Top 10 Health Friendly Countries
Here’s a list of the top 10 health friendly countries that you can visit safely. These countries boast of pure environments, the best public transportation, great health facilities and the cleanest possible waters. Note, however, that travelling to different environments and climates abroad means exposing yourself to disease and health risks. No matter which country you are travelling to, check with your GP for prevalent diseases and get yourself vaccinated before you leave.
• Dial 112 for emergency medical services while traveling anywhere in Europe
• Check with your local general physician for vaccinations if any for your target country. Also, purchase all the medications you’ll need before setting out on your travel.
• Check both the Center for Disease Control and the World Health Organization for information on disease outbreaks, vaccinations and travel rules in different countries.
Iceland’s health and wellness programs ensure that it is the top healthiest travel destination to head to. It’s best to travel to Iceland during the summer months. During winter, Iceland is almost permanently dark and the freezing weather conditions are not suitable for travel.
The health facilities are good but might be expensive, in case you fall sick and need medical attention. The Iceland government recommends that you should sign up for comprehensive medical and travel insurance before travelling to this country.
Switzerland is well known for its green planet and environmental efforts. An extremely popular tourist destination, Switzerland is also travel safe in terms of health. Before visiting Switzerland, sign up for a comprehensive medical and travel insurance. Note that traveling in Alpine conditions can be hazardous. Make sure your insurance covers winter mountain activities.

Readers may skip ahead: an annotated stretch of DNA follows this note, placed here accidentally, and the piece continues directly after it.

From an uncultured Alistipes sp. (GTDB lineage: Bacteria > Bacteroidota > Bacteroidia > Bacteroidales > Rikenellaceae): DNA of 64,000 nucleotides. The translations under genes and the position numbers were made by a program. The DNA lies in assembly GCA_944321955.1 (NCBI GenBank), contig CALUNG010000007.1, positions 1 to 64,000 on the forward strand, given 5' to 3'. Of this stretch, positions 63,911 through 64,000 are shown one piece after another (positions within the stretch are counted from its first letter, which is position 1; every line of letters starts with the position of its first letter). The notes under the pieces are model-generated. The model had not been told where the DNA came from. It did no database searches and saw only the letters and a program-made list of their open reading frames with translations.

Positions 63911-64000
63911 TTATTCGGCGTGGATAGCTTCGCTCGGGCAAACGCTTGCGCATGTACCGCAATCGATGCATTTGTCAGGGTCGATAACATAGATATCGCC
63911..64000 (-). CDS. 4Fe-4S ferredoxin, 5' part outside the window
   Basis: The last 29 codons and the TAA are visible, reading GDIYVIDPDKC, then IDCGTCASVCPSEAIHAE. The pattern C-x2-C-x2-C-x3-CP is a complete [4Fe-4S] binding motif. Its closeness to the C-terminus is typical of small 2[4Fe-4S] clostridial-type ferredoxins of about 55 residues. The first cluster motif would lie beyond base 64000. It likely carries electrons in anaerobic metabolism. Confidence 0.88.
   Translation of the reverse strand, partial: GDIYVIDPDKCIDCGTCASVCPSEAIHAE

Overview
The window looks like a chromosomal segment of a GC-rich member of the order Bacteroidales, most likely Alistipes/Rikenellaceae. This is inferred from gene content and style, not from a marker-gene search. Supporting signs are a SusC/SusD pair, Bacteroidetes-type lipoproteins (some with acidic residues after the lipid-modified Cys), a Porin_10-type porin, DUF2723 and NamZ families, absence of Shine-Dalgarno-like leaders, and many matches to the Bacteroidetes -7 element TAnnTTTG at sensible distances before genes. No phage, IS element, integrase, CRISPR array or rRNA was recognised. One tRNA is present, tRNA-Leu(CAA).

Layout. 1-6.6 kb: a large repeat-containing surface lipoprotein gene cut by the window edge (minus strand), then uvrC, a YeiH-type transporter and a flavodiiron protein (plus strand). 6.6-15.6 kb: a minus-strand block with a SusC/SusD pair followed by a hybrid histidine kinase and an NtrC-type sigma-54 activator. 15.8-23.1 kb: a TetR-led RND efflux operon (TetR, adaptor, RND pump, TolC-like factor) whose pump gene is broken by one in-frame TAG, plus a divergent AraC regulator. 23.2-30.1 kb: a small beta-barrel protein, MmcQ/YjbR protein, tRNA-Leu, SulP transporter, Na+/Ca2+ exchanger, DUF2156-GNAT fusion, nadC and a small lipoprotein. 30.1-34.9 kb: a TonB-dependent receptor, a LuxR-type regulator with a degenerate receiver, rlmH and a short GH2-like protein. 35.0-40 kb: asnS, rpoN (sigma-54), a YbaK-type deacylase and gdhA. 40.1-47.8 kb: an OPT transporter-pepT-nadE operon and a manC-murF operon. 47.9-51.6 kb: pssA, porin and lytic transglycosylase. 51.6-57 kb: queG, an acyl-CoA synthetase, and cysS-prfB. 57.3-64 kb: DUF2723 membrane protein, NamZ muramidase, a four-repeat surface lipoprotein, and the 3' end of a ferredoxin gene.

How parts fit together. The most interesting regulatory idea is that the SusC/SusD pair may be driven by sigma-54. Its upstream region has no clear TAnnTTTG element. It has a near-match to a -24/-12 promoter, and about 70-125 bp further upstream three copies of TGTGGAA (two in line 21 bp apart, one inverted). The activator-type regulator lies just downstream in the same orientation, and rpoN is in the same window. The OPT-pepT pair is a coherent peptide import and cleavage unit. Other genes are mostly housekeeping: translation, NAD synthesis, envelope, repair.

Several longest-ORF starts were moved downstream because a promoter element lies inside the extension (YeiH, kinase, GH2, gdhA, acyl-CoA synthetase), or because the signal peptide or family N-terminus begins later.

Sweden prides itself on its clean environment, clean energy sources, efficient public transportation and excellent health care. Traveling to Sweden can be a great pleasure if you take care that you are well covered for health emergencies.
Swedish health care facilities are very good and most of the staff communicates in English. Almost all medical staff will speak English. Note that pharmacies are closed half day and Saturdays and do not open on Sundays. You’ll have to obtain emergency prescriptions at hospitals. Emergency services might not be available in remote areas.
The diseases that are common in Sweden are tick-borne encephalitis, especially during the summer months in coastal areas. Sweden also has a high HIV positive population score. While this should not impede your travel health, you must exercise care and ensure you’re not exposed to HIV.
Norway, known for its great and pristine natural beauty and fjords is a favorite destination for both European and non-European travelers. As per the EEA Regulation terms, travelers to Norway can obtain free emergency treatment. Check with the Norwegian Food Control Authority about what you should eat while in Norway.
Close to 0.1% of all Norwegian adults is HIV positive. Ensure that you take precautions not to be exposed to HIV. Check with your GP for appropriate vaccinations if any before leaving for Norway.